One of the theories offered in support of Barack Obama’s presidential candidacy was that he could boost America’s image around the world. “What does he offer?” asked Andrew Sullivan, when he was making the case for Obama in 2007. “First and foremost: his face. Think of it as the most effective potential re-branding of the United States since Reagan. Such a re-branding is not trivial — it’s central to an effective war strategy.”
Whether it’ll prove an effective war strategy is yet to be seen, but it’s undeniable that Obama was remarkably successful in pulling together international support for an intervention in Libya. The sign-off of the Arab League really was meaningful, even if their support is fragile. And perhaps part of the story of that sign-off can be found over at Gallup.com. They’ve just released the latest data from their polling project that “asks respondents in more than 100 countries each year whether they approve or disapprove of the job performance of the leadership of the United States and the same question about the leadership of six other major countries.” The improvement in global attitudes toward the United States since Obama’s election has been nothing short of remarkable:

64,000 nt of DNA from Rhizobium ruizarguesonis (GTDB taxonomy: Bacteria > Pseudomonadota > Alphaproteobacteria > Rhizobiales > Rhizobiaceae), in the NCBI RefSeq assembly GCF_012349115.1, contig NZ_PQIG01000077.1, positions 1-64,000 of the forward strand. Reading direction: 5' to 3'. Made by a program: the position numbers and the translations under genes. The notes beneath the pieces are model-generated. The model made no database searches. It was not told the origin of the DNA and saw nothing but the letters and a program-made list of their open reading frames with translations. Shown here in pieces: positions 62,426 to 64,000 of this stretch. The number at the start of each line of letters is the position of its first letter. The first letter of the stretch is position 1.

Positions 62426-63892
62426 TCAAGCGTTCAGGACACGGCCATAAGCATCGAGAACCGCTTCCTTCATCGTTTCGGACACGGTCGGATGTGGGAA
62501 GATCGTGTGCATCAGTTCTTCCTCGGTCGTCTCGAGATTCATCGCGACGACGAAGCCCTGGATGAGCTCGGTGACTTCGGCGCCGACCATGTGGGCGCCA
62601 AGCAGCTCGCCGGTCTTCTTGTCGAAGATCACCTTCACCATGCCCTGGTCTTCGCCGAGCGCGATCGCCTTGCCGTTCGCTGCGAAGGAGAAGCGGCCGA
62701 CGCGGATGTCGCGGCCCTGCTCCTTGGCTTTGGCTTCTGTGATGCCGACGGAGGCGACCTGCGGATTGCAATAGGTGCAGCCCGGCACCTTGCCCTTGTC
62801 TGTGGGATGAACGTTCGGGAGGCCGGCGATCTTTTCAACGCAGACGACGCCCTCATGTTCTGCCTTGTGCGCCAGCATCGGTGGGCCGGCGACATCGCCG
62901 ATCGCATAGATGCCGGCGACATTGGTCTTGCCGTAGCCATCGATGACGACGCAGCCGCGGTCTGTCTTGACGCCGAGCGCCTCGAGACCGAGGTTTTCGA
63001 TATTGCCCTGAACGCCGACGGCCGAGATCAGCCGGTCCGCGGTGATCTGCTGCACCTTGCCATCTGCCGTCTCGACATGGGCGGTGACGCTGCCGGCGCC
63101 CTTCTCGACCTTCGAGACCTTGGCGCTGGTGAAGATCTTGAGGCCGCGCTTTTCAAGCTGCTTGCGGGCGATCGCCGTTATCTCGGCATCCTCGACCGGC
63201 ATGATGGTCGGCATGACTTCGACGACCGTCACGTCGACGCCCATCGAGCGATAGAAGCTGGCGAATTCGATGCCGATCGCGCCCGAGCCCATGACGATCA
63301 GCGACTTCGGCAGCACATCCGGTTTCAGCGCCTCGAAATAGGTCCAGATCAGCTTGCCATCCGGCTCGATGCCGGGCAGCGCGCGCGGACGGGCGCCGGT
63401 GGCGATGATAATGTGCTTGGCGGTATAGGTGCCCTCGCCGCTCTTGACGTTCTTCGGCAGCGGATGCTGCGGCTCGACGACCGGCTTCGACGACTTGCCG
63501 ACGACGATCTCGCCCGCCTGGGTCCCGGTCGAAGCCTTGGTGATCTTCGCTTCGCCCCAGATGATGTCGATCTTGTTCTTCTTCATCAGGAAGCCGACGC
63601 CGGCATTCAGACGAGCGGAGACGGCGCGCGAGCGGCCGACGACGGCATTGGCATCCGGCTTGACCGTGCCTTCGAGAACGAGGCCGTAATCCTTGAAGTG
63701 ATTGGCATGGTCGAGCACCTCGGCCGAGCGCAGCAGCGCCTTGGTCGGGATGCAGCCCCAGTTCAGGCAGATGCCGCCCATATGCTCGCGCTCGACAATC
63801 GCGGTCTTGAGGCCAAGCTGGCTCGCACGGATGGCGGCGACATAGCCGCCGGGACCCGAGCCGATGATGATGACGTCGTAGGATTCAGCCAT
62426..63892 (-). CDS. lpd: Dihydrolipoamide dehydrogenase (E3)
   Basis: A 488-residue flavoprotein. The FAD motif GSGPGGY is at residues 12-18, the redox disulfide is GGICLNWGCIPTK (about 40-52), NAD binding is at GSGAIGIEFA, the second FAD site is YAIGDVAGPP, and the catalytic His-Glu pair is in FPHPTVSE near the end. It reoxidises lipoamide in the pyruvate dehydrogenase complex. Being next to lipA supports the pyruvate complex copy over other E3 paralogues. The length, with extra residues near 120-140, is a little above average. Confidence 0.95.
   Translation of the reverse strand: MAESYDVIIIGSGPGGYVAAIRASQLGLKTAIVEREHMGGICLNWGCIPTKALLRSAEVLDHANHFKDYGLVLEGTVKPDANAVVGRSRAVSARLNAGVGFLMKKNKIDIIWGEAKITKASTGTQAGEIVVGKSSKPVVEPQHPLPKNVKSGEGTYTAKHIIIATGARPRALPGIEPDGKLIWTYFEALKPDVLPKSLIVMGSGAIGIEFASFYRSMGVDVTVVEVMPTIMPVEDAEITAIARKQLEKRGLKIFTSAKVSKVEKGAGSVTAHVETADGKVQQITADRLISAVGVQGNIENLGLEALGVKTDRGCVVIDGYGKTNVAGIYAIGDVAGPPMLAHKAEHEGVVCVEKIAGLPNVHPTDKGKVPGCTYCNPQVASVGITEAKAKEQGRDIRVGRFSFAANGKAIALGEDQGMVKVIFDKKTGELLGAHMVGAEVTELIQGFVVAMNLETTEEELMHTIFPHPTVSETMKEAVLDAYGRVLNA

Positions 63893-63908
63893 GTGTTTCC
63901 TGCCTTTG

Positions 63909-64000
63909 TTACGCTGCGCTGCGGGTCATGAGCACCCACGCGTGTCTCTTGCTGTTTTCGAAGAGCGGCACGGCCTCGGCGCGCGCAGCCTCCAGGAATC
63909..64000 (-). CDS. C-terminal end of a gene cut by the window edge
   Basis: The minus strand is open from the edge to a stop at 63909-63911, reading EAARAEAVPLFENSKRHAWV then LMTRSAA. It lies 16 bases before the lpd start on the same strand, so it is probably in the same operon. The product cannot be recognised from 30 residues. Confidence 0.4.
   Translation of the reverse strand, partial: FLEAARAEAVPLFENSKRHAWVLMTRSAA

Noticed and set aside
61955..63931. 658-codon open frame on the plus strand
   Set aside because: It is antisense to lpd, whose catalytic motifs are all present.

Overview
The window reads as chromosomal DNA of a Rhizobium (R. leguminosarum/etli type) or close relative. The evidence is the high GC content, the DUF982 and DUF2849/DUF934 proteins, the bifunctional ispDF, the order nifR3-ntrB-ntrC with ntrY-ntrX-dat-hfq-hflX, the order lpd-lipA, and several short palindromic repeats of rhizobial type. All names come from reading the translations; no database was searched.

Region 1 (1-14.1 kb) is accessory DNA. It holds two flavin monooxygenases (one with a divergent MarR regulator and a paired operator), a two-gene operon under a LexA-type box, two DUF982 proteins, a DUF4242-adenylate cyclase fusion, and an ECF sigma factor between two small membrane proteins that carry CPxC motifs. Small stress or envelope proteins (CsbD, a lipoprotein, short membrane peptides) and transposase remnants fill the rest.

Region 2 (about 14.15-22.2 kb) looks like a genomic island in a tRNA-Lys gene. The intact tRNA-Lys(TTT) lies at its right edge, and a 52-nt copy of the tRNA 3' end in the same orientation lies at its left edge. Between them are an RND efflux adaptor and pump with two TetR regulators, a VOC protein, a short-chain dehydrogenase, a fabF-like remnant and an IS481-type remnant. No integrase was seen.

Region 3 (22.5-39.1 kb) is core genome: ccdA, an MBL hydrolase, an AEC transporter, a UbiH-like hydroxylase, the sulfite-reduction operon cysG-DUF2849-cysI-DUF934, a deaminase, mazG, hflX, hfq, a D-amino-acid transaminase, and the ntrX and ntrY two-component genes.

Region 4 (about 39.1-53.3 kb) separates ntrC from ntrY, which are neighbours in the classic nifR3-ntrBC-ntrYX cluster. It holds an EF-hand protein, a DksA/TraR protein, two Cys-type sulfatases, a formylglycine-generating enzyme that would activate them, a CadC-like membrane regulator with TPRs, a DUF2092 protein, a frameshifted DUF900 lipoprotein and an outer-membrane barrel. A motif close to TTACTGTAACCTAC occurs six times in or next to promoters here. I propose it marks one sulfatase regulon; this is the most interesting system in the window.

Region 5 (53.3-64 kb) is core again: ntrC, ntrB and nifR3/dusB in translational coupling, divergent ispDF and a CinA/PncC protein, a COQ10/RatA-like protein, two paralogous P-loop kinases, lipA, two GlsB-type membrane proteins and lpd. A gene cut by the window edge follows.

In 2007, the world preferred the bureaucrats running the authoritarian Chinese government to the people in charge of the American government. Today, they don’t. In fact, they don’t prefer the leadership of any major power to ours. That’s a pretty effective rebranding.